Milwaukee  is no Austin, Texas, but there’s a lot more music and nightlife than people realize. Then again, it’s also the city where sheepshead (a native card game) tournaments might get equal billing with live music in the same bar. Milwaukee has more than 5,000 bars, which is in the top 10 per capita nationwide, so there’s something out there for everyone. (Forbes also called it “America’s Drunkest City.”) And it is the City of Festivals: throw a dart at a calendar and you’ll hit an enormous festival of some sort. And again, it’s top 5 for cultural arts in the United States—surprise!
The deal: These places come and go. The ones in here show staying power.
The free weekly Shepherd Express gives a rundown of most of the clubs; the Friday edition of the Milwaukee Journal-Sentinel is fairly thorough.
In early 2010, the long-defunct and vacant Pabst Brewery complex was rechristened as Best Place at the Historic Pabst Brewery (901 W. Juneau Ave., 414/630-1609, noon–midnight daily except Tues., tours $9). It has lost none of its historic charm. One part of the enormous place is the Little Tavern on the Hill, with all classic Milwaukee beers on draught; otherwise, get yer Pabst memorabilia here!
The folks at Kochanski’s Concertina Beer Hall (1920 S. 37th St.) certainly have big shoes to fill, seeing as their place was the home of legendary Milwaukee polkameister Art Altenberg, who for decade after decade ran his club to preserve live polka music. Many nights this still lives on here; guaranteed every Wednesday night is traditional polka music. It’s real-deal and it’s a hoot!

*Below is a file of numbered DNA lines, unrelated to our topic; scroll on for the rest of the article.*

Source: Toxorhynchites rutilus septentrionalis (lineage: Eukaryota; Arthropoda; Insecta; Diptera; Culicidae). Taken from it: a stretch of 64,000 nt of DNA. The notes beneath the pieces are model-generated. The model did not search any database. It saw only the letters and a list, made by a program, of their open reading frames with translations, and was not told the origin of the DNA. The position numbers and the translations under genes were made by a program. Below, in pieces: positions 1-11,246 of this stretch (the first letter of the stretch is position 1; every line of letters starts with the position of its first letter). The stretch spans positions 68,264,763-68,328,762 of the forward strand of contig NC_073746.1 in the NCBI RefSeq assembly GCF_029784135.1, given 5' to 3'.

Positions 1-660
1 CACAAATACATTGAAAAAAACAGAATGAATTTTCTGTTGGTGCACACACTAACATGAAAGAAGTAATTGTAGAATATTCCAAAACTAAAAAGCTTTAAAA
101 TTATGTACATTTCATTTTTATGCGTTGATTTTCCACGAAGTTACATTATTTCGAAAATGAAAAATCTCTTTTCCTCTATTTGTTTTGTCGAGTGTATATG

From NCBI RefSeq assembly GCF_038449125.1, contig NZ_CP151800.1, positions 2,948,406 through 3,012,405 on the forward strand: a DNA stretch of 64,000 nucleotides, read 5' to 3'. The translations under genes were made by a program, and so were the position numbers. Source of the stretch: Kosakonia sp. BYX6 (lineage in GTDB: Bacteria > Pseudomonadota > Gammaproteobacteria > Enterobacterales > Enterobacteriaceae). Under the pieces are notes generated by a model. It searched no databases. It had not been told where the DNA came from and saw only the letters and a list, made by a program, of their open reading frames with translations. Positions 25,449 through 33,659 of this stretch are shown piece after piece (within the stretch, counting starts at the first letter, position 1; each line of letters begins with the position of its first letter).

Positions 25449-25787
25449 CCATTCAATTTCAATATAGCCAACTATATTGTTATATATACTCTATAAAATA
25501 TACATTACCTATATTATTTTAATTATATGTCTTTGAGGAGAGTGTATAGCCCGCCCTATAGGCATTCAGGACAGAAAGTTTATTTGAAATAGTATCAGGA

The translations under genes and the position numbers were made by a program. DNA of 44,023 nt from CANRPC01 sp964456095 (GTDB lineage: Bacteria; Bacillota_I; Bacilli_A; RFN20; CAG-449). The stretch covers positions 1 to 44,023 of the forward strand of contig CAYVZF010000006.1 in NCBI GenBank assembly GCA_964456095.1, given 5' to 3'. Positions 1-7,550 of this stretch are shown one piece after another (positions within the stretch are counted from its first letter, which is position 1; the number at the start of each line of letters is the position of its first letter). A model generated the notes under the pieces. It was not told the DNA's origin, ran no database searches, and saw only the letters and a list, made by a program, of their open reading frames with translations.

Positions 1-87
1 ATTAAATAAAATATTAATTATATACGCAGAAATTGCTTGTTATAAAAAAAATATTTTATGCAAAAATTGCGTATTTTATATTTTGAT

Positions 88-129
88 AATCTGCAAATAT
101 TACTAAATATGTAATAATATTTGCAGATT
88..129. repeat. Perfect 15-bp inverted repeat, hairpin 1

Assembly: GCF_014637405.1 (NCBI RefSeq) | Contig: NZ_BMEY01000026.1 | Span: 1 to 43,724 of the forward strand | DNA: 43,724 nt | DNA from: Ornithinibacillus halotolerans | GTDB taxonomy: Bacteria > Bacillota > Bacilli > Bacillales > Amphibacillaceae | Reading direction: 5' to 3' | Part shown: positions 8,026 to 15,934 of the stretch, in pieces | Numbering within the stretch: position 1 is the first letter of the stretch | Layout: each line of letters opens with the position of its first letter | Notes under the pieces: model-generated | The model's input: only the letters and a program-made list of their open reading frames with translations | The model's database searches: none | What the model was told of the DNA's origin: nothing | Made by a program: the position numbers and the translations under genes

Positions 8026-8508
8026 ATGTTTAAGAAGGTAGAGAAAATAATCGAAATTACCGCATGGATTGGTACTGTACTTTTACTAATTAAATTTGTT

Stretching along the Milwaukee River, aptly named Water Street  draws a preponderance of Marquette students and lots of downtown business types. Nightlife varies from a microbrewery to sports bars and dance clubs. The Water Street Brewery (1101 N. Water St., 414/272-1195, food served 11 a.m.–9 p.m. Mon.–Sat., $5–15) is Milwaukee’s original brewpub. Raucous as all get out is Rosie’s Water Works (1111 N. Water St., 414/274-7213).
More and more shops, boutiques, and restaurants are moving into the Walker’s Point  neighborhood. Nightspots here vary from a pub with a sand volleyball court outside to a Teutonic watering hole, dark sippers’ pubs, and a whole lot more. Walker’s Point is also the home of Milwaukee ’s oldest LBGT dance club, La Cage (801 S. 2nd St., 414/672-7988); it’s also the largest in Wisconsin.
Bar/restaurants such as Elsa’s on Park (833 N. Jefferson St., 414/765-0615), Louise’s (801 N. Jefferson St., 414/273-4224), and others, all in the same area, have given North Jefferson Street and environs the feel of a subdued scene—all in the ritzy section of town full of boutiques, galleries, and the like. The yin to Water Street's noisy yang.
These come and go, but as of these keys thwacking, the hottest place seemed to be Decibel (1905 North Ave., 414/272-3337, www.decibelmke.com ), the place where you can act like a VIP (or see one). Indeed, even in the depths of winter you’ll see fashionistas stepping gingerly from limousines dressed head to toe in up-to-the-minute wear. The dance floor is hot, but you can escape the low-frequency thumping in the DeepBar, a relaxing vodka lounge.
One with the most staying power locally is the live music/dance club Mad Planet (533 East Center St., 414/263-4555), a perennial winner of local awards for best dance club. They have regular dance parties that always turn into a mix of all local subcultures; here, goths mix with punks. Get there early.
Yeah, I know it’s a chain, but Have a Nice Day Cafe (1101 N. Old World 3rd St., 414/270-9650) is a fun retro haven for those stuck in the 1970s; their signature goldfish bowl drinks will help you get into the, er, groove.